VIDEO: Wife told police Pat Hickey had gone back to Ireland

The wife of Pat Hickey, the president of the Olympic Council of Ireland, lied to detectives when they arrived at his hotel room to arrest him, police said.

Officers arrived at the Windsor Marapendi hotel in Rio de Janeiro at 6am to find his wife alone in bed, but her husband’s possessions still in the room, they said.

When asked where he was, she told them he had already returned to Ireland. Police eventually found Mr Hickey in another, otherwise empty room registered in the name of his son.

Mr Hickey has been charged, along with eight others, by police with facilitating touting, which carries a prison sentence of two to four years, conspiracy, which has a sentence of between one and three years, and illegal marketing, which carries a sentence of six months to one year.

Police executed a warrant this morning to detain Mr Hickey on suspicion he was aware tickets from the OCI had ended up with THG Sports, a British company not accredited to sell Olympic tickets.

“This morning we arrested the president of the Olympic Council of Ireland at a hotel in Barra da Tijuca [near the Olympic Park],” said Ronaldo Oliveira, the head of specialist operations at the Civil Police.

Police have also obtained court orders for the preventative detention of three suspects, all directors of Pro 10 Sports Management, the Irish accredited seller of Olympic tickets police believe diverted the tickets to THG. They are British national Michael Glynn and the Irishmen Ken Murray and former footballer Eamonn Collins.

They add to the existing orders against Marcus Evans, the British owner of THG and four other directors of that company, including Irishman Kevin James Mallon, who was arrested in Rio de Janeiro on August 5 at the start of the scandal.

VIDEO: Wife told police Pat Hickey had gone back to Ireland

All of those men face the same charges relating to an alleged €3m scam to sell prized tickets to Rio 2016 at up to 18 times face value. Police seized 823 high-end tickets from a THG executive arrested in Rio on August 5.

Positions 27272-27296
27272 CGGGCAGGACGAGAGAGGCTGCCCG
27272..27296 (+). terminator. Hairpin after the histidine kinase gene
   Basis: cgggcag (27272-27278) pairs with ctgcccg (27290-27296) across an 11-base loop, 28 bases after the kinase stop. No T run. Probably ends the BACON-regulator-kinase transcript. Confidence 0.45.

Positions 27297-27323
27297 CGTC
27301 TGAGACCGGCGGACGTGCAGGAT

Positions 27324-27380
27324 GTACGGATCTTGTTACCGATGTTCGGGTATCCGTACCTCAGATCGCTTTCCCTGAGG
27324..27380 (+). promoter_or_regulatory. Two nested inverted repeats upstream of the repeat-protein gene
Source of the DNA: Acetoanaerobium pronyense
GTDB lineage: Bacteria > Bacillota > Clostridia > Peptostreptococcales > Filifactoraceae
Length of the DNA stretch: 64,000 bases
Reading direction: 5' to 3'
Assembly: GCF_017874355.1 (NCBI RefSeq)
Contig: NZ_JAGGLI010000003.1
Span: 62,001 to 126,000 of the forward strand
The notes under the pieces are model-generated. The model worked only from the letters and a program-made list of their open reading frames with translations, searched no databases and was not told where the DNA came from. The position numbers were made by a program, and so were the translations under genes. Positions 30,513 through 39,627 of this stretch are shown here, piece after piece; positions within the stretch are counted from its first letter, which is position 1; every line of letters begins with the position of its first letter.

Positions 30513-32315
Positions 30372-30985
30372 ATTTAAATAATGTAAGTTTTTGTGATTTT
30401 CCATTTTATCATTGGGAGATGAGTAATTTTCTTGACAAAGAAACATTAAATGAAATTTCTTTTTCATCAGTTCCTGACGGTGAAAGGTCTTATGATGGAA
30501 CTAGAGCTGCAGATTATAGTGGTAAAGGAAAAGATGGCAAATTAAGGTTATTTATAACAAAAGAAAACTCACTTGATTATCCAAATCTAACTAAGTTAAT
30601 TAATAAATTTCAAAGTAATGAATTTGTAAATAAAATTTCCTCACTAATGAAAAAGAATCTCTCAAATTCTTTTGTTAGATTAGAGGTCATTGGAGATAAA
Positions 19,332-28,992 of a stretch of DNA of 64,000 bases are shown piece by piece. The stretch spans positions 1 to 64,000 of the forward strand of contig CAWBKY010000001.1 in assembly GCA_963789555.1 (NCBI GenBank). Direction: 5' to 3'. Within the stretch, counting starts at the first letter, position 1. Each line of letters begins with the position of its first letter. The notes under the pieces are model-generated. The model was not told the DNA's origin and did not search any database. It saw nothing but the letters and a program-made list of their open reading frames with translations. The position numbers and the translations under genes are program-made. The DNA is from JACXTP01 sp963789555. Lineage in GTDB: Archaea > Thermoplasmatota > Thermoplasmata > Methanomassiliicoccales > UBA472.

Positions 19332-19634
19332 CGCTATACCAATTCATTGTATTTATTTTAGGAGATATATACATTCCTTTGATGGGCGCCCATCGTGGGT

“Our detectives arrived at the hotel early,” Mr Oliveira said. “We worked with the hotel. When we arrived at the room that was registered to him, we found only his wife, who was sleeping. She did not want to help us. She lied, saying that he had already gone home to Ireland.

“But we saw that his shoes, socks and his open suitcase was still in the room. We then found him in another room registered to his son. There were hardly any personal possessions in that room.

“He is 71 and the doctor in the hotel said he was shaken. He was taken to hospital for tests before he will be released to police.

“Hickey has been involved in the Olympics for more than 20 years and we believe he knew everything that went on,” Civil Police detective Aloysio Falcão added.

Police took his passport, Olympic credentials, Olympic tickets, three laptops, two mobile phones, and a return air ticket for August 22.

Mr Hickey was for a time yesterday morning being guarded by police at the Hospital Samaritano Barra near the Olympic Park.

Police say they believe Pro 10 Sports Management, the current accredited reseller of Olympic tickets in Ireland, was created to allow the diversion of Irish Olympic tickets to THG, which sold them in Brazil for up to 18 times face value, police said.

They also found some tickets in the possession of THG that were intended purely for the “Olympic family” and could not be resold at all.

The Hospital Samaritano, in Rio, where Pat Hickey was brought fortests after being arrested by police. Picture: Dan Sheridan
The Hospital Samaritano, in Rio, where Pat Hickey was brought for tests after being arrested by police. Picture: Dan Sheridan